Library Step by Step MC MURRAY ANT


Designed to attract fish and not fishermen, Ed Surryn flies were innovative from the very moment of its appearance. They are built with balsa wood, a particularly suitable material for making bodies of terrestrial insects, which is unfortunately rare foam appeared (it is true that foam makes things View more...
Touch the image to zoom in the fly.
List of materials
TYING MATERIALSHook: dry fly and curved hooks like the Daiichi1170. Size according to the fly.Thread: 6/0, fluorescent orange. The originalone has black thread but this adds a special spark of life.Body: balsa wood painted with synthetic lacqueror the one used for aeromodelism. Half a litre paints 10 million ants, so it´scheapier that way.Legs: rooster or hen black/white hackle. You couldtry Starling feathers that have a metallic purple glow that is veryinteresting. View more...

Step 1

Useful tools.

Fly tying - MC MURRAY ANT - Step 1

Step 2

To make the body of these ants employ balsawood cylinders, which are available in various diameters in aeromodelism shops.The one on the picture is made of sections of a balsa wood 4mm cylinder. Balsawood is very easy to model with waterproof sandpaper, even if we start with asquare rod if we do not get a cylindrical one. The picture shows how we roundedthe ends of a section of balsa before cutting the abdomen and head of our ant. View more...

Fly tying - MC MURRAY ANT - Step 2

Step 3

With the new cutter cut without crushing thewood, abdomen and head, we had previously rounded. The correct way is to placethe cutter on the wood, and turning while we exert slight pressure cutting thetwo sections of the ant. Once we have the two pieces, place in a needle orbodkin that has the same diameter of the monofilament that we will use (0.50mmmonofilament and number 12 hook).

Fly tying - MC MURRAY ANT - Step 3

Step 4

Carefully place the little bodies in the monofilament, calculating how much space you want in the center before gluing.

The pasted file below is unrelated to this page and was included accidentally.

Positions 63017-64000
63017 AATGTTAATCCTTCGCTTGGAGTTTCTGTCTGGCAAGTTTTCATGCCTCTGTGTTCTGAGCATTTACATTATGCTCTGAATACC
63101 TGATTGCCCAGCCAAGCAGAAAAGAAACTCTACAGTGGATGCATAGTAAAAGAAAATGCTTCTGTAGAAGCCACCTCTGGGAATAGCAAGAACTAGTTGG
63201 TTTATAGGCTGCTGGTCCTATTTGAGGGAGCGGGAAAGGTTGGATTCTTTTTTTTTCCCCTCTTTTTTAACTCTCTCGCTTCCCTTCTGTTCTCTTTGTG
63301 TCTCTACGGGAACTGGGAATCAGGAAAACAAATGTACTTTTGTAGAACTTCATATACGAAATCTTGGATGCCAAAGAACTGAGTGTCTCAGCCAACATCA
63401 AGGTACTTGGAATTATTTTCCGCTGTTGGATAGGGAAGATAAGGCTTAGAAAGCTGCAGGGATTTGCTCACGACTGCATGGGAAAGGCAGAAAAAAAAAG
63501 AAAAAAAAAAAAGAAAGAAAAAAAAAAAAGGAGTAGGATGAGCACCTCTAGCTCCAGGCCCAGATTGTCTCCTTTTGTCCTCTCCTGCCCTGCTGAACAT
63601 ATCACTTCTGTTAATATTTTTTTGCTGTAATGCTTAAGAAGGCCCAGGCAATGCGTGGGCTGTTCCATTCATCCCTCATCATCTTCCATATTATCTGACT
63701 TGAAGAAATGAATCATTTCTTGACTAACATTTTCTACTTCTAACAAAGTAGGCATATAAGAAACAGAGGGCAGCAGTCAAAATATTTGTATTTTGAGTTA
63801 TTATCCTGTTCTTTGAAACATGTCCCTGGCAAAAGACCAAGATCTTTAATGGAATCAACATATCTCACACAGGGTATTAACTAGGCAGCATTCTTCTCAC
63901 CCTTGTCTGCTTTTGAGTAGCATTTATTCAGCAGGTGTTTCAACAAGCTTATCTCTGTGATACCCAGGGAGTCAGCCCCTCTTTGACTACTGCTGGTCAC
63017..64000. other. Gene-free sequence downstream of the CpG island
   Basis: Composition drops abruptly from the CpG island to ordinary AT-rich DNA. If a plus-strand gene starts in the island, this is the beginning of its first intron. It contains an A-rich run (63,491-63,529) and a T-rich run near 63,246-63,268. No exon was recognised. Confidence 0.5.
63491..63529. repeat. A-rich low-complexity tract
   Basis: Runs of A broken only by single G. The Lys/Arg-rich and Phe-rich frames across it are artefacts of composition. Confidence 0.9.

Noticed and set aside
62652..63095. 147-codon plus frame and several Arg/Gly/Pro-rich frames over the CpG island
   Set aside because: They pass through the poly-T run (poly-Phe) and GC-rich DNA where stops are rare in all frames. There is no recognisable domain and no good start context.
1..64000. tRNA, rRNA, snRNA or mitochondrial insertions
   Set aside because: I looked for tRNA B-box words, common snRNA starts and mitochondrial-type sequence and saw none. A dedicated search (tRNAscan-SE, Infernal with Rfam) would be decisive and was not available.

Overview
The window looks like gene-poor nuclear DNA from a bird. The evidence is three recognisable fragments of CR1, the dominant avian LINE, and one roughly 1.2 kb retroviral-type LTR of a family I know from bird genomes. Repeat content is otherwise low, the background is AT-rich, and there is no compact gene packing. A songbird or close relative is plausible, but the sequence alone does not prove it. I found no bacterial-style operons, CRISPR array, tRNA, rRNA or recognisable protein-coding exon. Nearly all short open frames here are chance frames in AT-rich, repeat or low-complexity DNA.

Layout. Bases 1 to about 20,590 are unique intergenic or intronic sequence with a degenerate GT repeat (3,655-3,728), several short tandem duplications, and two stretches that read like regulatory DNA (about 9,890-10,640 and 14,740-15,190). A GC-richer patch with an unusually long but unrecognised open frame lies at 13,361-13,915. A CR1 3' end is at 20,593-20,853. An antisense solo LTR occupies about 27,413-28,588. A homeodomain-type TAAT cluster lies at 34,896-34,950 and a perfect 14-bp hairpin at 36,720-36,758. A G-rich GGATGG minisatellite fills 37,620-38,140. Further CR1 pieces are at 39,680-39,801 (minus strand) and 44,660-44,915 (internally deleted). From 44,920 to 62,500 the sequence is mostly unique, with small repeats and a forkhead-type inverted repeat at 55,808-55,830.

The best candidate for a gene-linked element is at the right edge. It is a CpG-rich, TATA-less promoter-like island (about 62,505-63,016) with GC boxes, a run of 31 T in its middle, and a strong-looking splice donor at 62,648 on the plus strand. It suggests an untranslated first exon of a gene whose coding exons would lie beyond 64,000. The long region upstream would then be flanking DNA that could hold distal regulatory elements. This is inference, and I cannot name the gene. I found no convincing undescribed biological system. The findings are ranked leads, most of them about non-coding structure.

Fly tying - MC MURRAY ANT - Step 4

Step 5

Stick the bodies with gel cyanoacrylate orepoxy, taking care that the glue gets into the bodies. It's easier with epoxy becausethe bodies can be moved rocking back and forth, ensuring complete entry of the glue.Any epoxy of 5 to 10 minutes is adequate for this bonding. It is convenient toremove the brightness of monofilament with a swipe of sandpaper for a perfectgrip and durability.

Fly tying - MC MURRAY ANT - Step 5

Step 6

In the picture we paint only the head to makeit look better, but ideally you do it with all fly at once. The simplest thing isto give the body three or four coats of clear nail polish, and finish with acoat of lacquer of a color you have chosen. The Mc Murray Ants may be black,brown, red and even white. We may also combine colors (e.g., red head or brownand black abdomen). If painted yellow with black stripes it becomes the McMurray Yellow Jacket. View more...

Fly tying - MC MURRAY ANT - Step 6

Step 7

The body, fully painted and ready to be tied.

Fly tying - MC MURRAY ANT - Step 7

Step 8

Carefully tie the preformed body taking care that the size ratio of the hook and body length is as shown in the photo.

Fly tying - MC MURRAY ANT - Step 8

Step 9

We place the chosen feather, withnot too long fibers (1 ½ times the hook gape as a maximum). Wrap four or fiveturns of feather, neatly cut the excess and finish the fly with a good whipfinish. A careful touch of cyanoacrylate in the thread completes a flyextremely durable and effective.

Fly tying - MC MURRAY ANT - Step 9

Step 10

Idem Step 9.

Fly tying - MC MURRAY ANT - Step 10

Step 11

Finished fly.

Fly tying - MC MURRAY ANT - Step 11


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